Felix’s relationship with her son was distant in his early years because she sent him to schools abroad “to discipline him.” Years later, Enrique returned to Mexico and began a career as a film and television actor. About his son, Félix said: “Enrique is a very gifted man, with admirable common sense. He is my best friend. I have a lot of fun with him. He is not a ‘mama’s boy’ as many believe. He is independent. He has his own career, his public, his poster and he assumes his responsibilities without depending on me.” Enrique’s unexpected death from a heart attack in 1996 greatly affected Félix.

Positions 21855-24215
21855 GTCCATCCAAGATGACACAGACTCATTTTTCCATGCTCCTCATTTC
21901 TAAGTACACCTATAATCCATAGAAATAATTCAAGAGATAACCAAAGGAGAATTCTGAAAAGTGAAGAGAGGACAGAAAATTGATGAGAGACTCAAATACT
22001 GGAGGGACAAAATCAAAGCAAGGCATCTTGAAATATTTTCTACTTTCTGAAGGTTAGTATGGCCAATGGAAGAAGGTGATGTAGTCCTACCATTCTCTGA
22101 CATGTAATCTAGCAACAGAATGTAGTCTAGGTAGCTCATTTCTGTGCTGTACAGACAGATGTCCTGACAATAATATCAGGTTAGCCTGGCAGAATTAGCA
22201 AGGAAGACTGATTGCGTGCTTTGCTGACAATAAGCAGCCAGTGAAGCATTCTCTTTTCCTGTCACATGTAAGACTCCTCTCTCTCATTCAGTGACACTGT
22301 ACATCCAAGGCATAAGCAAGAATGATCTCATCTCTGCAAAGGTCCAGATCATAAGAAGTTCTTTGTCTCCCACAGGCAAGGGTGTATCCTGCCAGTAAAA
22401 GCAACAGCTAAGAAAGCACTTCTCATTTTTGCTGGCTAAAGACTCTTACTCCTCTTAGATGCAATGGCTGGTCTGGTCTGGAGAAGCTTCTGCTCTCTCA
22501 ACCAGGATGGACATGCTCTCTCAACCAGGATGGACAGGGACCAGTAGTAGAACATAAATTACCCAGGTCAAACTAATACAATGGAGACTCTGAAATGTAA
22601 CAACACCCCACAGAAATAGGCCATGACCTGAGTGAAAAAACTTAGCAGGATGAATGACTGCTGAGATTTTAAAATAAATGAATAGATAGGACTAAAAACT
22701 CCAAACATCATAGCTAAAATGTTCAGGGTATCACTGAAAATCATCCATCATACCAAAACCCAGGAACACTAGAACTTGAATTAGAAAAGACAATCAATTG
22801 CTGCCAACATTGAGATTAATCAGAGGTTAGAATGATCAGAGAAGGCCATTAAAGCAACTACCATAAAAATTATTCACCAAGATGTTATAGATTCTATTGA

There are conflicting rumors that, between her marriages to Enrique Álvarez and Agustín Lara, Félix had a brief marriage to Raúl Prado, a member of the Trío Calaveras, but no concrete evidence has emerged that the marriage took place. Most rumors agree that Prado and Félix supposedly married in 1943 after meeting on the set of La roca de las almas and separated two months after the wedding. The Mexican writer Enrique Serna interviewed the last survivor of the trio, Miguel Bermego, who told him that he was a witness to the wedding . Prado’s niece, María Escalera, also corroborated the marriage, saying that the marriage ended when Agustín Lara sent Félix a white piano as a gift, and “Raúl threw her out, with the piano. Then they divorced. So, apparently, María Félix was my aunt-in-law [aunt-in-law].” In his book about Félix María Félix: 47 pasos por la cine, Paco Ignacio Taibo I wrote about the marriage as a fact, saying “During the filming of this film, María would meet Raúl Prado, a member of the Los Calaveras trio.